February 2013 Stock Market Report and Economic Report

Financial AnalysisBy Greg Naylor     February was an eventful month, as the U.S. government struggled unsuccessfully to avoid ‘sequestration,’ and Italy held elections with possible ramifications for the euro zone. Cash continued to flow back into the U.S. stock market. Here is a re-cap of February by the numbers:

Stocks & Bonds

The American stock market continued its strong start to the year, although some international stocks posted losses. Bonds reversed course after a negative January.

S&P 500 Total Return MSCI EAFE BarclaysAggregateBond Unadjusted CPI
February 1.36% -0.95% 0.50% 0.29%
January 5.18% 5.27% -0.70% -0.27%
YTD 2013 6.60% 4.27% -0.20% 0.03%

Commodities & Currencies

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NYMEX Crude declined 5.7% in February. Most other commodities also posted declines for the month. Gold declined 5.0%, continuing its multi-month losing streak.

The Dollar Index rose 3.46% in February, on the back of strong gains in January. The Yen and Euro continued to see pressure for political reasons, Japan with its new monetary easing, and Europe with elections in its 3rd-largest economy of Italy. The Italian elections were unable to determine a clear winner, making it probable that another round of elections would be necessary later this year. Markets do not like any kind of uncertainty, and so this lack of progress has pressured the euro.


Economic indicators offered some good news in February. The Institute for Supply Management reported that the manufacturing PMI in February rose to 54.2, indicating continued expansion. Also, the Commerce Department issued a revised report for 4th quarter GDP. Rather than contracting by 0.1%, GDP actually grew by 0.1%.

The National Association of Realtors (NAR) reported that the annual rate of existing-home sales in January increased by 9.1% from January 2012. National median prices rose in January from the prior year by 12.3% to $173,600. Foreclosures and short sales continue to shrink as a percentage of overall sales, although they remain higher than average.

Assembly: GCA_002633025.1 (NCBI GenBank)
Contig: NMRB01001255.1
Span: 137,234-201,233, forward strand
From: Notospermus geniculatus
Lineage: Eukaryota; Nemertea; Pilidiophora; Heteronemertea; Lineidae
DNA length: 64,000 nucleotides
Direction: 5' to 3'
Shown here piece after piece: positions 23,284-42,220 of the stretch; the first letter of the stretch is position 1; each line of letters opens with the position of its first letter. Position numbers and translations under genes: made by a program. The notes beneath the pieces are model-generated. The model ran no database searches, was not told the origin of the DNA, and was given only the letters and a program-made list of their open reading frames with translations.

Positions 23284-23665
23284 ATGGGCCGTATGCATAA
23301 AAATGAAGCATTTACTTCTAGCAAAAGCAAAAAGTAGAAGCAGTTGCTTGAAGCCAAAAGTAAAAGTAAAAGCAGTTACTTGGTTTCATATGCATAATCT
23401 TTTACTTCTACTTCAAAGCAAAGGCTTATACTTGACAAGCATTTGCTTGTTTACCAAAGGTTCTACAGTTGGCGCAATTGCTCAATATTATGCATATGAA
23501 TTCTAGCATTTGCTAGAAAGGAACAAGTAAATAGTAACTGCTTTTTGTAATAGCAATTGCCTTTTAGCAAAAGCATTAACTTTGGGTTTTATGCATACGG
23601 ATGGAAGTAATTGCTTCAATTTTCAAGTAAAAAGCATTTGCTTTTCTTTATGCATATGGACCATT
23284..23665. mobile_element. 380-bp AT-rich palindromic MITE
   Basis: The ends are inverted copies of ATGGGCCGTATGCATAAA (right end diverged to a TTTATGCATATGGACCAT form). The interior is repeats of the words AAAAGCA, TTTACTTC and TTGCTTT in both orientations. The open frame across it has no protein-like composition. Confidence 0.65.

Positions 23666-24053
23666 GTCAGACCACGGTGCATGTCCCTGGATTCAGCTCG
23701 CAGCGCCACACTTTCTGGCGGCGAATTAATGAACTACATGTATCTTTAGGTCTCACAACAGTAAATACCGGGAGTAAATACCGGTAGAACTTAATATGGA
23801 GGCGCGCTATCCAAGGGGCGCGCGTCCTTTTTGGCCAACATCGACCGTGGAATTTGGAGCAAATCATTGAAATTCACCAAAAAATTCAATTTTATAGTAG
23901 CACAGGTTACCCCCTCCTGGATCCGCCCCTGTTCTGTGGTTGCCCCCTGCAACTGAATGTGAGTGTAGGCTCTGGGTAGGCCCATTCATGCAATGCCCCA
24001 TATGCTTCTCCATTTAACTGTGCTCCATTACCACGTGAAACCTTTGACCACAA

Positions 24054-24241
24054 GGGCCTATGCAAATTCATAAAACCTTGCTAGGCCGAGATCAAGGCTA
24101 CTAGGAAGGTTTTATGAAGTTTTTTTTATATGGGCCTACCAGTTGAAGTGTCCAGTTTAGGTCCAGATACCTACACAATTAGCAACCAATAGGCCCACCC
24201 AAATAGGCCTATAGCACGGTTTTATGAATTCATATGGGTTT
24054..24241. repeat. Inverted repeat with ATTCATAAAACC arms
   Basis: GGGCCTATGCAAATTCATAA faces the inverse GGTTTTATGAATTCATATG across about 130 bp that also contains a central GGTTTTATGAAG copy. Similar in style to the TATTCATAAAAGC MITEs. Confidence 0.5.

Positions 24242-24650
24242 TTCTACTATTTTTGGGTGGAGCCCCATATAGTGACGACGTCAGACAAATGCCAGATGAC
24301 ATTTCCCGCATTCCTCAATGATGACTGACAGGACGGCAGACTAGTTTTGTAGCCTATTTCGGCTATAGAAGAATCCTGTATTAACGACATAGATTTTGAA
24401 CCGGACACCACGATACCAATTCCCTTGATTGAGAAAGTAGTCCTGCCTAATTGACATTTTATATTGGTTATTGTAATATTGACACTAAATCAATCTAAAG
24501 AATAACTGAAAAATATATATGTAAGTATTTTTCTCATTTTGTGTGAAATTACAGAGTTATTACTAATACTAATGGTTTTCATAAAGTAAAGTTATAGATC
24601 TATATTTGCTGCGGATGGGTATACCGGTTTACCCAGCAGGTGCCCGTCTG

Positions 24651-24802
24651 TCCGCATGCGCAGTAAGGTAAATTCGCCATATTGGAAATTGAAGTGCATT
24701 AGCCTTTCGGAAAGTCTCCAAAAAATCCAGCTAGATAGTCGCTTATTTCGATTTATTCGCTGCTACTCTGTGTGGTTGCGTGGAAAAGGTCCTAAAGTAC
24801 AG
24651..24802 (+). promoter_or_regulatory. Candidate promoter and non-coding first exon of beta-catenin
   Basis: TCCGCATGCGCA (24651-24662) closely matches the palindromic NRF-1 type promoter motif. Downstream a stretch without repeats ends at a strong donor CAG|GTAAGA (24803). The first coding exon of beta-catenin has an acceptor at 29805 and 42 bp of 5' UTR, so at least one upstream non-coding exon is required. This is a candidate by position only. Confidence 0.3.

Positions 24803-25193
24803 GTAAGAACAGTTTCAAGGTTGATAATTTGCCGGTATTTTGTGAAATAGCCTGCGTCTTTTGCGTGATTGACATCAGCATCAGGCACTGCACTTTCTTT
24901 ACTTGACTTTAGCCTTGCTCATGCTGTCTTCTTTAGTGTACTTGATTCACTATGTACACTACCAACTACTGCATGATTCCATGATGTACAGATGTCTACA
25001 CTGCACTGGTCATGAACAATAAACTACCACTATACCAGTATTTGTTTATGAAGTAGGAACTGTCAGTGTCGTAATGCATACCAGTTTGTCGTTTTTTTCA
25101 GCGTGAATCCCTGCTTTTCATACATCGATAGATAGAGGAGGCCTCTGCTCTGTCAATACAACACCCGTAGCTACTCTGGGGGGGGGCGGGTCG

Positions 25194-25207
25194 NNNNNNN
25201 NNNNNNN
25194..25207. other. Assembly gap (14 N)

Finally, after several years of selling, retail investors are just now beginning to buy stocks again. This bodes well for stock prices and the stock market if it continues. The deflationary effects of the sequestration will be battled by the inflationary strategy of Ben Bernanke and the Fed – they will likely fight each other to a draw.

This material was prepared by Greg Naylor, and does not necessarily represent the views of Woodbury Financial or its affiliates.  This information should not be construed as investment, tax or legal advice and may not be relied upon for the purpose of avoiding any Federal tax liability.  This is not a solicitation or recommendation to purchase or sell any investment or insurance product or service, and should not be relied upon as such.  The S&P500, MSCI EAFE and Barclays Aggregate Bond Index are indexes.  It is not possible to invest directly in an index.

Investing involves risks and investors may incur a profit or a loss.  Past performance is not an indication of future results.

Data Sources:

About Greg Naylor: Greg is a partner and co-founder of Fiat Wealth Management, an independent financial advisory firm in Long Lake, Minnesota. He has been investing for over 7 years and enjoys sports, reading, singing, and spending time with family. Greg is a 2004 graduate of the University of Minnesota and lives in South Minneapolis with his wife Kat. Click here for more articles by Greg.

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